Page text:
The Royal Swedish Academy of Sciences announced on Monday that Ben Bernanke, Douglas Diamond and Philip Dybvig had won the 2022 Nobel Economics Prize for their work on banking and financial crises.
“Ben Bernanke demonstrated in a 1983 paper using statistical analysis and historical sources that bank runs led to bank failures and that this was the mechanism that turned a relatively ordinary recession into the depression in the 1930s, the world’s most dramatic and severe crisis that we have seen in modern history,” AFP quoted John Hassler, member of the Nobel Prize committee, as saying.
Previous winners of the prize include luminaries like Paul Krugman and Milton Friedman. The majority of former laureates have been Americans. Only Elinor Ostrom in 2009 and Esther Duflo in 2019 have ever won. The economics prize was not one of the original five awards established by businessman and dynamite inventor Alfred Nobel in his testament in 1895.
The Sveriges Riksbank Prize in Economic Sciences in Memory of Alfred Nobel was founded by Sweden’s central bank and was first given in 1969. The rewards are worth 10 million Swedish kronor (almost $900,000) and will be awarded on December 10.
Unlike the other prizes, the economics award was established by the Swedish central bank in Alfred Nobel’s memory rather than by his will in 1895. In 1969, the first winner was chosen. The week of Nobel Prize announcements began on October 3 with Swedish scientist Svante Paabo earning the award in medicine for revealing secrets of Neanderthal DNA that provided critical insights into our immune system.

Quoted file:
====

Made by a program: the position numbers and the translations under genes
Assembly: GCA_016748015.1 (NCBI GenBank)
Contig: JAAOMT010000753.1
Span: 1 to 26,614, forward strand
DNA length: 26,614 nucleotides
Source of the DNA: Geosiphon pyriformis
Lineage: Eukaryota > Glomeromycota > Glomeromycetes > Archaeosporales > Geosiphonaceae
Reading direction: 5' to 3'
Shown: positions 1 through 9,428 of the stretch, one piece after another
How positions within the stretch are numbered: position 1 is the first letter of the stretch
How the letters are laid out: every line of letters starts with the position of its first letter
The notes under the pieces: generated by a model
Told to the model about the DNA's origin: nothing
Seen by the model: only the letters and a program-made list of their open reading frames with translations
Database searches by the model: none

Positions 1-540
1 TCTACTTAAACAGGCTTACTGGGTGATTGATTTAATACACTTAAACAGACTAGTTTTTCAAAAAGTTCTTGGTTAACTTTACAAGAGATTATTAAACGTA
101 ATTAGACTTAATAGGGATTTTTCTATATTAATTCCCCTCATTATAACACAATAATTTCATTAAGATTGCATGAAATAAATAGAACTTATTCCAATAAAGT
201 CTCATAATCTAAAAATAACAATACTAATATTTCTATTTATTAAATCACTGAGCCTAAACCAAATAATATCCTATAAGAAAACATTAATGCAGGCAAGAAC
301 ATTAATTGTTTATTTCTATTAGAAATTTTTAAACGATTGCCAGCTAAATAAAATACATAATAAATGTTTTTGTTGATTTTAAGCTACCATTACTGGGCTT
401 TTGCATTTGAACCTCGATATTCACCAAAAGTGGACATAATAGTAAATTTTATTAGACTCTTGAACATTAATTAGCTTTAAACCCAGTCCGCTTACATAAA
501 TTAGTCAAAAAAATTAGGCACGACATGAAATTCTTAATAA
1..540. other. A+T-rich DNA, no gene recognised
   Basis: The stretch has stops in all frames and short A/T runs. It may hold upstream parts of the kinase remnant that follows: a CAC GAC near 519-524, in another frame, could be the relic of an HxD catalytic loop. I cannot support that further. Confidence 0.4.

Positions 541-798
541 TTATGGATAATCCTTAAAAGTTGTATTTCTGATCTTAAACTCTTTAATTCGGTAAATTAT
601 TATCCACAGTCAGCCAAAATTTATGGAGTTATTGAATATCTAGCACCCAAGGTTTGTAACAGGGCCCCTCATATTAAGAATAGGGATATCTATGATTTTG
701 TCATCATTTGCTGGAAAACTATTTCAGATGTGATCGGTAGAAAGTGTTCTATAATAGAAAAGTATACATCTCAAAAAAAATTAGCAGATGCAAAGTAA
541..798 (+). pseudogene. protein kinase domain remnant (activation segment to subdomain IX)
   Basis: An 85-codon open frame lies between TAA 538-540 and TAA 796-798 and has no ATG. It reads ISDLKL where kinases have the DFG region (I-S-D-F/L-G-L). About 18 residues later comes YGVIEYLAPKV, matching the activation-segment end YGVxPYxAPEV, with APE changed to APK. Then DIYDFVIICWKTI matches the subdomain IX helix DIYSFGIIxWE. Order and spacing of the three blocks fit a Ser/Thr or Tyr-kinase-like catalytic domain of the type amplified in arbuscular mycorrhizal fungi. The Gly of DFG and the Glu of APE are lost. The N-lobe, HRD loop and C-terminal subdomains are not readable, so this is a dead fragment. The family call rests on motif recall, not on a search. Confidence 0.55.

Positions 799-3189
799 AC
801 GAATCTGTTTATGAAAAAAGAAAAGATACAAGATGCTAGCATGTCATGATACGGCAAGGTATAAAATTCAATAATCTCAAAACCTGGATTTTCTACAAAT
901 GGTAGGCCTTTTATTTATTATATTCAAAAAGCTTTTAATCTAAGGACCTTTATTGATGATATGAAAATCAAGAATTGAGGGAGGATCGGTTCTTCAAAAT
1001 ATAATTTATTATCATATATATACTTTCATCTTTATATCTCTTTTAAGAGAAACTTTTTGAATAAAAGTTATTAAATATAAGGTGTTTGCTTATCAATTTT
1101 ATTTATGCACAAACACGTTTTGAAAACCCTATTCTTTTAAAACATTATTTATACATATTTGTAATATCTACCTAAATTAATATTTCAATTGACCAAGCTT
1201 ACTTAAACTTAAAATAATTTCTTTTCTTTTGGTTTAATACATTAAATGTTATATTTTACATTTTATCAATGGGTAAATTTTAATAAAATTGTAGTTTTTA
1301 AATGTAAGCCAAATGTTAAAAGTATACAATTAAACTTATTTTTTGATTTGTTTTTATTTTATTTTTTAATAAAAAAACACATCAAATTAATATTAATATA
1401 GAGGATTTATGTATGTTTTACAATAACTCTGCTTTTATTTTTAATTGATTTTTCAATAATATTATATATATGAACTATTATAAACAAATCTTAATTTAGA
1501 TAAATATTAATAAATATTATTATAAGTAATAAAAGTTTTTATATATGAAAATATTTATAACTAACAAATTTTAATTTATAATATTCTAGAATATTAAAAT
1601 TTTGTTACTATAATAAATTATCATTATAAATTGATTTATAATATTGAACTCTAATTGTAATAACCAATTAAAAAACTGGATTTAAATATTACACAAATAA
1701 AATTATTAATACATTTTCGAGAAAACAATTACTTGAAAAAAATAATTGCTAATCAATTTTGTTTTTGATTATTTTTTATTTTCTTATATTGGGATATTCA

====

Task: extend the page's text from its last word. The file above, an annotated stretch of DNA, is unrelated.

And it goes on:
Three scientists were awarded the Nobel Prize in Physics on Tuesday. Alain Aspect of France, John F. Clauser of America, and Anton Zeilinger of Austria proved that even when separated, minuscule particles can maintain a connection, a phenomenon known as quantum entanglement, which can be used for specialized computing and cryptography.
On Wednesday, the Nobel Prize in chemistry was awarded to Americans Carolyn R. Bertozzi and K. Barry Sharpless, as well as Danish scientist Morten Meldal, for developing a method of “snapping molecules together” that can be used to explore cells, map DNA, and design drugs that can more precisely target diseases like cancer.
On Thursday, French author Annie Ernaux was awarded the Nobel Prize in Literature. The panel applauded her for successfully combining fiction and autobiography in novels that fearlessly use her experiences as a working-class woman to investigate life in France since the 1940s.
On Friday, the Nobel Peace Prize was awarded to jailed Belarus human rights campaigner Ales Bialiatski, the Russian organization Memorial, and the Ukrainian charity Center for Civil Liberties.
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